4.5 5 1294
| Rating: (4.5 / 5.0) |

Our client is an electronics holding called Chip’n’Chip. They want to invest in a Printed Circuit Board (PCB) manufacturer called OnBoard, and asked you whether it’s going to be a good investment. How would you help them? Open whole case

Paper Print

Solved 15.9k times
Paper Print A printing company is planning to take over another printing company with similar technology and printing machines. The candidate is supposed to evaluate the acquisition by answering a line of questions that are presented in the “suggested approach” section.
4.2 5 350
| Rating: (4.2 / 5.0) |

A printing company is planning to take over another printing company with similar technology and printing machines. The candidate is supposed to evaluate the acquisition by answering a line of questions that are presented in the “suggested approach” section. Open whole case

SuperBurger

Solved 14.3k times
SuperBurger Our client is SuperBurger, a fast food chain that operates in the same class as McDonalds, Wendy's, Burger King and so on. They're the fourth largest fast food chain worldwide in terms of number of stores in operations. SuperBurger owns some of its stores, but 85% of its stores are owned by franchisees. As part of its growth strategy, the company has analyzed some potential acquisition targets including Tasty Donuts which is a growing doughnut producer active in the US and internationally.  The client asked us to help him decide whether he should acquire the company or not.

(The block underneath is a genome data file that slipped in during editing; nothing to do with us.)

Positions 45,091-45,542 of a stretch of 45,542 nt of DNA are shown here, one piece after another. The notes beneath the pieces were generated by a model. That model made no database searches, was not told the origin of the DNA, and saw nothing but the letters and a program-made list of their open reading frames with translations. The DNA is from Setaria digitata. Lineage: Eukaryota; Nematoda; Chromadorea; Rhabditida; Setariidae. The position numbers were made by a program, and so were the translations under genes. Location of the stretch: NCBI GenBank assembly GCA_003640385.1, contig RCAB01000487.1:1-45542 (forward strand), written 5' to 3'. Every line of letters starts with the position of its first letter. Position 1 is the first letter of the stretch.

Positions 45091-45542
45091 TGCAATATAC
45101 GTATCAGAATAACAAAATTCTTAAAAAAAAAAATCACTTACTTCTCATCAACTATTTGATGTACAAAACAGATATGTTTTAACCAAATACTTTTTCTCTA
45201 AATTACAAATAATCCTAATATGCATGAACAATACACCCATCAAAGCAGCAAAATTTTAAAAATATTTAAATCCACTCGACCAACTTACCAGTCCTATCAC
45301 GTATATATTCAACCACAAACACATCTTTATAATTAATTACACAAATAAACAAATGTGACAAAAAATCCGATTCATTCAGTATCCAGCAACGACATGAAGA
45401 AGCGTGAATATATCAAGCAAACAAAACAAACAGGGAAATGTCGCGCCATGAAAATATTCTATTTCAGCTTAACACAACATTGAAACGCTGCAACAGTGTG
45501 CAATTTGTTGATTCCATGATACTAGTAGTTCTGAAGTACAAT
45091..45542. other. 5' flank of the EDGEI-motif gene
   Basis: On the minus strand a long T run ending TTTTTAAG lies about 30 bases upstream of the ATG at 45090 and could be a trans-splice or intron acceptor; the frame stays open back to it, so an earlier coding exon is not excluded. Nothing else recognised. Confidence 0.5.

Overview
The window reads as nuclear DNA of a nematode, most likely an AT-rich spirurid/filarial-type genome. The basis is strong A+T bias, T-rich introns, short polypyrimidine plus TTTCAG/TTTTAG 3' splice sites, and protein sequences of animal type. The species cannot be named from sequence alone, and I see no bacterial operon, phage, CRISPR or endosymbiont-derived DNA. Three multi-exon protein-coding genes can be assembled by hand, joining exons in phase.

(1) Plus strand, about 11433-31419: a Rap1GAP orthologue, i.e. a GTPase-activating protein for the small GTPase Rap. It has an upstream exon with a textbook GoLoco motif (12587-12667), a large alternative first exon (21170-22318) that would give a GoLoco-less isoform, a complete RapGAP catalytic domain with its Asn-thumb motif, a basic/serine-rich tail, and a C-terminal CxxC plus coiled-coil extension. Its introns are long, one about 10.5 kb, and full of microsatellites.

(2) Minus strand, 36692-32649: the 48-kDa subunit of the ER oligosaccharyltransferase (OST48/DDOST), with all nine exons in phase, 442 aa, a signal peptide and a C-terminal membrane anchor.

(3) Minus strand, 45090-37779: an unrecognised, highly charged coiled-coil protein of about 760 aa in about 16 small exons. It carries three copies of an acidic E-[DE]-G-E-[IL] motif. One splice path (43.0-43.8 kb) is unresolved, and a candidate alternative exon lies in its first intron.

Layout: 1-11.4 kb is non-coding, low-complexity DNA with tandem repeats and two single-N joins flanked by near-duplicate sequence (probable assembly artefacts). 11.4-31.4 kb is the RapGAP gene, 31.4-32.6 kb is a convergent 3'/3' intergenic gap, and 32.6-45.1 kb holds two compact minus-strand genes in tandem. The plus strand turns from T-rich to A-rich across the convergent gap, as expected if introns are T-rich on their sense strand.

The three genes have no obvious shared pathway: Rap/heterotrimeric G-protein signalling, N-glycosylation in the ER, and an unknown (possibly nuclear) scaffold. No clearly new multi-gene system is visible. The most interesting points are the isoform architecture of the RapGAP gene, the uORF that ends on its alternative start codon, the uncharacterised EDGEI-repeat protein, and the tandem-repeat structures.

4.0 5 1214
| Rating: (4.0 / 5.0)

Our client is SuperBurger, a fast food chain that operates in the same class as McDonalds, Wendy's, Burger King and so on. They're the fourth largest fast food chain worldwide in terms of number of stores in operations. SuperBurger owns some of its stores, but 85% of its stores are owned by franchis ... Open whole case

REA Reinsurance

Solved 11.8k times
REA Reinsurance Your client, REA, is a reinsurance company. REA recently acquired another reinsurance company (approximatively same size): the choice of this company was notably based on its product portfolio as well as its market presence which appeared complement with REA. However, the acquisition is not well received by the market. The acquisition price is considered too high and the transaction has not been well graded. REA management asks you to evaluate the transaction.
4.1 5 957
| Rating: (4.1 / 5.0)

Your client, REA, is a reinsurance company. REA recently acquired another reinsurance company (approximatively same size): the choice of this company was notably based on its product portfolio as well as its market presence which appeared complement with REA. However, the acquisition is not well r ... Open whole case